Not enough teachers who are competent in English

PUBLISHED : Tuesday, 12 August, 2008, 12:00am
UPDATED : Tuesday, 12 August, 2008, 12:00am
 

I agree with Virginia Yue ('Parents must change attitudes', July 30).

It cannot be guaranteed that greater exposure to English will improve English language skills in Hong Kong.

I think the reason for this is that there are not nearly enough teachers who are competent in English who can effectively teach their lessons through this medium.

The government has messed around with such things as benchmarking, but to no avail.

It would not have taken a genius to realise this in the first place. Teachers are not being given the proper support that they need to improve their language skills. Take a maths teacher, or a science teacher being asked to teach in English? Many of these teachers will not have the fluency needed to use English as the medium of instruction. What is the purpose of education? Presumably to allow young people to open their minds to learning. It is every child's fundamental right to learn.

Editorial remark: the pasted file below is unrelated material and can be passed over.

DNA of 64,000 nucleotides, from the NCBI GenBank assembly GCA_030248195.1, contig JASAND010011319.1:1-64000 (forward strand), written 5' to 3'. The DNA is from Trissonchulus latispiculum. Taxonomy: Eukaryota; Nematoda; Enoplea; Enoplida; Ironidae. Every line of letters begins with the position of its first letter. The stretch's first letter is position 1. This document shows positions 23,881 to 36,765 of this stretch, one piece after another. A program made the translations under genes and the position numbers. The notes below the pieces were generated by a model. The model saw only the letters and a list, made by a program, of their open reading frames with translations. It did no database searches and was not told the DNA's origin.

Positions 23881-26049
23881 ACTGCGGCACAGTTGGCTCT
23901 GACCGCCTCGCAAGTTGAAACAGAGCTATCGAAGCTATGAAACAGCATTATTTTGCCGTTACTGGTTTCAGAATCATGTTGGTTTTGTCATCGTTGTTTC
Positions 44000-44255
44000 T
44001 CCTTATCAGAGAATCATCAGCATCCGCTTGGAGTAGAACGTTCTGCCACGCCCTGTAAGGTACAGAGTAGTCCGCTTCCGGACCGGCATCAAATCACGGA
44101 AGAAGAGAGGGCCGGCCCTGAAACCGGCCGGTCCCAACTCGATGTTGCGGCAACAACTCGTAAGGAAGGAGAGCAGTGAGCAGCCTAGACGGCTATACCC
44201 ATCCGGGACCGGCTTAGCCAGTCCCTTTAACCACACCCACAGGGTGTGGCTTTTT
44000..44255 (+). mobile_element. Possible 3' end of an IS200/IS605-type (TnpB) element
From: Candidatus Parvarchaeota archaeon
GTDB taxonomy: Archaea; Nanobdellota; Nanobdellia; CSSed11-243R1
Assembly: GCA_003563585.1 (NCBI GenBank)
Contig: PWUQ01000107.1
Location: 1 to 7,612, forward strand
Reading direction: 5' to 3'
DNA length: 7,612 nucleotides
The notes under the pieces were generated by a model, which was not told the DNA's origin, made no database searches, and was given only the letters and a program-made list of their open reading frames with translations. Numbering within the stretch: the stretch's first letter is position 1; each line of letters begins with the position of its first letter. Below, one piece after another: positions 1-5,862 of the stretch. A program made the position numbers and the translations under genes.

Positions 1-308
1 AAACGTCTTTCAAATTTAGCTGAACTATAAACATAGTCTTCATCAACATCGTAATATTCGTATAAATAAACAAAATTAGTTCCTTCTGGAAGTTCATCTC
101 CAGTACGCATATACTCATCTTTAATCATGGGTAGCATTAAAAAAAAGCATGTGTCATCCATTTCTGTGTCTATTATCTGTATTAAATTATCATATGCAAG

In my opinion, a child should have the right to learn in their own language. The majority of students will learn to the best of their abilities in their native tongue. Hong Kong should adopt the same system as in overseas countries. Teach in the mother tongue and offer English as a second language only using qualified, competent English language teachers. A student repeatedly hearing incorrect English will not benefit from 'learning in English'. As a language teacher myself, I have listened to lessons delivered 'in English' and not understood a word.

As for Adrian Lo's argument that if grammar is sound, one can communicate effectively with others ('Old teaching methods work', August 7), this is simply not correct. Grammar alone will not get one far. Languages are much more than a set of rules.

Good vocabulary, confidence, lots of spoken practice with English speakers and yes, a little grammar, will all aid a student's language learning.

I have two bilingual children, Cantonese and English. How did they get this way? Simply by listening and talking to native speakers; they are aged five and three.

Katrina Bourke, Discovery Bay

Share

 

Send to a friend

To forward this article using your default email client (e.g. Outlook), click here.

Enter multiple addresses separated by commas(,)

For unlimited access to:

SCMP.com SCMP Tablet Edition SCMP Mobile Edition 10-year news archive